BY OLIVIA YEPEZ, COURTESY OF THE MORRISTOWN GREEN CONTRIBUTOR
The phrase “Girl Scouts” usually evokes a young girl in a green vest with a plethora of patches. You might imagine her outside a grocery store or on your doorstep, pitching a sale of Thin Mints, Trefoils or Samoas. Morristown High School junior Valencia Julien has been selling cookies and gaining patches since the 3rd grade. Now she has her sights of her set on the Gold Award, the highest honor for Girl Scouts. She hopes to attain it by writing, publishing and distributing her own children’s book, Giselle Learns About Alzheimer’s.
“When I was in 3rd grade, my grandfather developed symptoms of dementia, Alzheimer’s, and I was fairly confused as to why he would no longer be able to pick me up from school or be able to take me to certain practices,” Julien said . “I realized I wanted to make a tool that would help students…understand what the disease of Alzheimer’s is.”
Annually, fewer than 6 percent of Girl Scouts get the Gold Award, according to Edwin Barreto, interim chief financial officer of the Girl Scouts of Northern New Jersey (GSNNJ). Only 106 girls from the counties of Morris, Bergen, Passaic, Sussex and northern Warren earned it last year.
“Valencia’s work on her Girl Scout Gold Award to date is impressive and inspiring,” Barreto said, noting that the Girl Scouts always encourage award candidates to tackle issues of community problems that they passionate about.
Julien started the project in early 2020, just before the pandemic sent students home to their computer screens.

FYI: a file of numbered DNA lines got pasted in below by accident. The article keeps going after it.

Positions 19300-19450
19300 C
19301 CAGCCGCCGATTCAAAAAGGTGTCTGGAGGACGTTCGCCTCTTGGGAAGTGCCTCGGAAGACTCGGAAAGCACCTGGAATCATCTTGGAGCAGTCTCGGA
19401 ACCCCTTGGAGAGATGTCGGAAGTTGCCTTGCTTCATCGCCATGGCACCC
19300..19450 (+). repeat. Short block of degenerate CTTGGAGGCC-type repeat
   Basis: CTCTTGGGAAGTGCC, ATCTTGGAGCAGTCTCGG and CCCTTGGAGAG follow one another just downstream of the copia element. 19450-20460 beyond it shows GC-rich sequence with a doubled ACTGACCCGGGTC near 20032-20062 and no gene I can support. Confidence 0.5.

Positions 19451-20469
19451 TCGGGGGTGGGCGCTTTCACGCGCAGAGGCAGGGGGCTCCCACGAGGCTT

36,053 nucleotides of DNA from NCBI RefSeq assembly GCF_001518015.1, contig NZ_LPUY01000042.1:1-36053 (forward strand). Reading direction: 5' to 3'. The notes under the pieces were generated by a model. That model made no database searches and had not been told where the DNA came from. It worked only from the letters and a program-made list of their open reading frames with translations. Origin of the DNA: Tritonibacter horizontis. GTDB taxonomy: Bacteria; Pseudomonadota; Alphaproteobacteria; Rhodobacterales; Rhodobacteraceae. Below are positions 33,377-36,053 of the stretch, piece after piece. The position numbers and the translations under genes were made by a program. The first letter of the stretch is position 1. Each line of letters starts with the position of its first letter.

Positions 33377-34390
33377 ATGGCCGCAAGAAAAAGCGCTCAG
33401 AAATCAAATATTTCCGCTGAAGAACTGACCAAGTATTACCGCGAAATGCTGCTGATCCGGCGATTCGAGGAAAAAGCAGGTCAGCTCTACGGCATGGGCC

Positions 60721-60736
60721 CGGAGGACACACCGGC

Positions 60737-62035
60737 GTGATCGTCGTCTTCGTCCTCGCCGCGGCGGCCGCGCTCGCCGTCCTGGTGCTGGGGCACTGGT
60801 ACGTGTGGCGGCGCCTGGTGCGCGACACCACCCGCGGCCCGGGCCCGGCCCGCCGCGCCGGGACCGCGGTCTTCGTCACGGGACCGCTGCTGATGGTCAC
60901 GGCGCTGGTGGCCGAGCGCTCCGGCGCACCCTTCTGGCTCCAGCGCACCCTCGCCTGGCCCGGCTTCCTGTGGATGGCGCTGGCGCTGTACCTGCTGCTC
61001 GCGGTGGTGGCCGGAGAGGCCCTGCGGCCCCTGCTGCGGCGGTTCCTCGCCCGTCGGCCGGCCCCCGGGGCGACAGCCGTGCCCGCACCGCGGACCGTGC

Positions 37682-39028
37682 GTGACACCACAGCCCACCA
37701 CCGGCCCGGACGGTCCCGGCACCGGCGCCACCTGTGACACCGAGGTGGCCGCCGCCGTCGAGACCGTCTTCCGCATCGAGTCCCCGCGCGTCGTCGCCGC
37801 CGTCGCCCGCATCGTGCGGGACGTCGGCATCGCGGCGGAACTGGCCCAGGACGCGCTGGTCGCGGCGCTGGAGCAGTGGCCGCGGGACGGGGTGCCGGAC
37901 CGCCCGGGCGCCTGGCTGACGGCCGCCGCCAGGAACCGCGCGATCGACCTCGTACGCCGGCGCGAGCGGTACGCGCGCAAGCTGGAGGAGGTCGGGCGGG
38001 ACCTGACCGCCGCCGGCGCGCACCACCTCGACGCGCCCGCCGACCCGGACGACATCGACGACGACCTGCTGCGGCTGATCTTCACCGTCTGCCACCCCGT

Going for Gold has not been easy. In fact, “everything was just fairly hard.”
Quarantines sapped her motivation. And she encountered obstacles familiar to many writers: Deciding on a storyline; and how she wanted characters to look and act; and finding an illustrator she liked, within her budget de ella, and willing to take the assignment. “It took me even longer to find a publicist for the book that was affordable,” Julien said. She wanted physical copies, not just an online edition. But it proved tricky finding a company that would publish a book she plans to give away. Eventually, Julien partnered with Dazzle Printing for hard copies, and with Lulu.com for online publishing.
Completing the book started the Gold Award process. Now she must do community outreach. Julien gave her her first reading of Giselle Learns About Alzheimer’s to a group of 3rd-5th graders online. Commanding their attention via computer was difficult. She intends to reach her target audience with more in-person readings, now that the coronavirus is easing. “It’s been a struggle to even get a virtual meeting set up with schools or rec centers in the community,” Julien acknowledged. Yet she is optimistic about achieving the Gold Award soon. “It’s kind of like a full-circle dream come true… It feels like I’ll accept the award on behalf of my grandfather, which feels nice.”